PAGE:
Japanese mobile game provider Gree said Wednesday it will buy California-based developer Funzio for US$210 million.
The acquisition will allow Gree to add to its growing portfolio Funzio's game franchises, "Crime City," "Modern War," and "Kingdom Age," which have totalled over 20 million downloads worldwide. The Japanese company, which acquired game platform operator OpenFeint last year, is expanding aggressively toward its goal of 1 billion users. It had 190 million at the end of last year.
Funzio's games are free but charge for in-game currency. In Crime City, for instance, a "bag of gold" costs US$4.99, while a "vault of gold" is available for US$79.99. Many of Gree's other offerings also charge for in-game purchases, as well as generating revenue from advertising and its social platform.
Gree has mainly focused on mobile games until now, but Funzio has also expanded its titles to social networks Facebook and Google+, looking to leverage its success in Apple's iOS ecosystem.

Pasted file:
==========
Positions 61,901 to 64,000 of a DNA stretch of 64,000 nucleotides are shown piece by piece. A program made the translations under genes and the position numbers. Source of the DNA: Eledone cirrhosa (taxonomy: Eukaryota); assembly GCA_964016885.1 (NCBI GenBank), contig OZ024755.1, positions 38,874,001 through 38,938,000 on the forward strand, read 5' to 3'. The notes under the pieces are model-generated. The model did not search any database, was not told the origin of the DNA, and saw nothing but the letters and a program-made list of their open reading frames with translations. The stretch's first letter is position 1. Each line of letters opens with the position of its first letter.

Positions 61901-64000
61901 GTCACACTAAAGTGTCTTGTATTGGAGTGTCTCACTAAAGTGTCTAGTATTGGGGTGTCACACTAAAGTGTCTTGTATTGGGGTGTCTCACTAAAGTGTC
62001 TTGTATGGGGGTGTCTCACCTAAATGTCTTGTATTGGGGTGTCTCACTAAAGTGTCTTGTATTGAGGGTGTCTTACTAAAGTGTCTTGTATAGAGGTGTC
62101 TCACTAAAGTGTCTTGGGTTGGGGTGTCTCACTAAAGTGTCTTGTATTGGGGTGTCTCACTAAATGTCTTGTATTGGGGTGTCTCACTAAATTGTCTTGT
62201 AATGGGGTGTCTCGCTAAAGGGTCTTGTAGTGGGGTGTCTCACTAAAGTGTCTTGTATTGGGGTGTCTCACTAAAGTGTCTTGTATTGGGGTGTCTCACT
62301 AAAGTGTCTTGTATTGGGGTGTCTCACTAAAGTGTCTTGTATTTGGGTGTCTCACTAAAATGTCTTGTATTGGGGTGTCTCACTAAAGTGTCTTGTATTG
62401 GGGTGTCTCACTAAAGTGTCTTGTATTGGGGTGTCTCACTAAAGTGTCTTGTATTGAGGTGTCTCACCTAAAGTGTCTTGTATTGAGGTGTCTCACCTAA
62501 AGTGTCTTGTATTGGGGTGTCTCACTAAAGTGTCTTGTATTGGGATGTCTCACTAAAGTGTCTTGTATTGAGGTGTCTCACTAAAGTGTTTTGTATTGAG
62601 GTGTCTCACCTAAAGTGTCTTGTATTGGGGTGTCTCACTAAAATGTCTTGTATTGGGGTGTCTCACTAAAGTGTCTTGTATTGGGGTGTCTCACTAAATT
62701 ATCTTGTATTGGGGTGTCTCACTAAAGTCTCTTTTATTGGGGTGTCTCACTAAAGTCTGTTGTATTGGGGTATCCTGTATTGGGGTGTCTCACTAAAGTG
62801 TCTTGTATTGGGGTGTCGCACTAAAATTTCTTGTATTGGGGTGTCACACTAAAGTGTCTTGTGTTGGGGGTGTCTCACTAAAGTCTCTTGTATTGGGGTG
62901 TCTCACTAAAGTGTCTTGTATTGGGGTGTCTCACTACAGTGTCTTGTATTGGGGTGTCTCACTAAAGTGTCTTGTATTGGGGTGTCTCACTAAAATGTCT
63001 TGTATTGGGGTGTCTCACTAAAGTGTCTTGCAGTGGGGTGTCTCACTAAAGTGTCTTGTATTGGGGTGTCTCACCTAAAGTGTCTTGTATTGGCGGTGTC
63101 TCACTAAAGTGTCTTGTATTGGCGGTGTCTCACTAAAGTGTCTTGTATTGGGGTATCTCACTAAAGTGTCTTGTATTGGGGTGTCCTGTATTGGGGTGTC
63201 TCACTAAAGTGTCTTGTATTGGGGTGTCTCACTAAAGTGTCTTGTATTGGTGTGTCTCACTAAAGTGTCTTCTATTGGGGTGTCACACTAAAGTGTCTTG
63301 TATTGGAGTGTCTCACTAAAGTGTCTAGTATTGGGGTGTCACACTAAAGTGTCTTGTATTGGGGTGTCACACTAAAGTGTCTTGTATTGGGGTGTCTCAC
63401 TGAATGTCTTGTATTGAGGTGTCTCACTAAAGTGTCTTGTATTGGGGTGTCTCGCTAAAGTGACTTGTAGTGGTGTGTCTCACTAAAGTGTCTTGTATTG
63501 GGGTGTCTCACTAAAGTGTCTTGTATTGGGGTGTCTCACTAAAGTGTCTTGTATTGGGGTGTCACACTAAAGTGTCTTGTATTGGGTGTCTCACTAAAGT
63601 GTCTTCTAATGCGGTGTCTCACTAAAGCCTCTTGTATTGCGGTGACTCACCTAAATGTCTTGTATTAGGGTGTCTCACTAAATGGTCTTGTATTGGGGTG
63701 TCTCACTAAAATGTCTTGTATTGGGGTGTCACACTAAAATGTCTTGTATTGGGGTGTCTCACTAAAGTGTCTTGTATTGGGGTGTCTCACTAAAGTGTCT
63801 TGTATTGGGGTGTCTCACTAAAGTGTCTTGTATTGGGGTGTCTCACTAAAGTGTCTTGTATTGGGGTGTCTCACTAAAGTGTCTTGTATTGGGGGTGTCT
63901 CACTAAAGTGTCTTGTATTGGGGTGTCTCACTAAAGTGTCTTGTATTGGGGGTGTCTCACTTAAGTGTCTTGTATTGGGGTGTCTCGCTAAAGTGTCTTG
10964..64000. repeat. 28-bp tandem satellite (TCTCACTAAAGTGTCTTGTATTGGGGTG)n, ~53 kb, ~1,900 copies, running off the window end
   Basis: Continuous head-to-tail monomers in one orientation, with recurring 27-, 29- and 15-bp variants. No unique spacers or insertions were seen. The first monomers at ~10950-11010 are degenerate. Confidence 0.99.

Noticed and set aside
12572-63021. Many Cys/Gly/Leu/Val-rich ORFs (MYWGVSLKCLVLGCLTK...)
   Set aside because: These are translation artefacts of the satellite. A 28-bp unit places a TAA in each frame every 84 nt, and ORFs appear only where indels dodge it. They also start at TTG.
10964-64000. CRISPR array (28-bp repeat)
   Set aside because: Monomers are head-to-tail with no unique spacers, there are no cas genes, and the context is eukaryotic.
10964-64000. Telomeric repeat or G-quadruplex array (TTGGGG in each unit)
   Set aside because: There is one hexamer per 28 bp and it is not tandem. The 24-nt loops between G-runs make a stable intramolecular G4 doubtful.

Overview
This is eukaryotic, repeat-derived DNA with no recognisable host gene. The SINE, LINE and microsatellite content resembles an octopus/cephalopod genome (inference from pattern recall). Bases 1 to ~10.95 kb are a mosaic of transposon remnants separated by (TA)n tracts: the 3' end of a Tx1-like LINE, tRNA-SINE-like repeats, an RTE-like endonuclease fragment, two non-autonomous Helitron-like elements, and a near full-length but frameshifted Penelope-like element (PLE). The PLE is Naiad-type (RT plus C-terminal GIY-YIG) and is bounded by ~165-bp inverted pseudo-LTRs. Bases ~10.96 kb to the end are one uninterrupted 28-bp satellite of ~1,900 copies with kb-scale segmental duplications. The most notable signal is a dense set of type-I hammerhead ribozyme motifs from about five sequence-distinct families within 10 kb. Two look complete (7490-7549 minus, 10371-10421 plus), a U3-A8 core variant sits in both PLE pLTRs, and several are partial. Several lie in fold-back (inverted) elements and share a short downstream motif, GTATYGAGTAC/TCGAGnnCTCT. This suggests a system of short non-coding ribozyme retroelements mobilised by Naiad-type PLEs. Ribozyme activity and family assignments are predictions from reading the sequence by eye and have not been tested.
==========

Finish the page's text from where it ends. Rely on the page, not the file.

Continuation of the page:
Gree is putting the finishing touches on a new global gaming platform announced last year. The company has said the platform will go live by the end of June, unifying its existing APIs and allowing game developers to easily launch globally on iOS, Android or on the web. It will also allow the company to unify its social and advertising networks, which generate most of its profits.
The Japanese company is fueling its overseas ambition with strong income at home and a yen that is near record highs versus other currencies. For the fiscal year through June, it targets a net profit of at least
Gree is competing in the U.S. and other international markets with Japanese rival DeNA, which acquired mobile game firm ngmoco and has sealed deals with large carriers such as AT&T. The two companies have clashed in court over copyright infringements and the alleged blocking of developers from launching games on each others' platforms.
Funzio is based in San Francisco and has 100 employees, according to its web site. The company is funded by IDG Capital Partners, which is backed by International Data Group (IDG), the parent company of IDG News Service.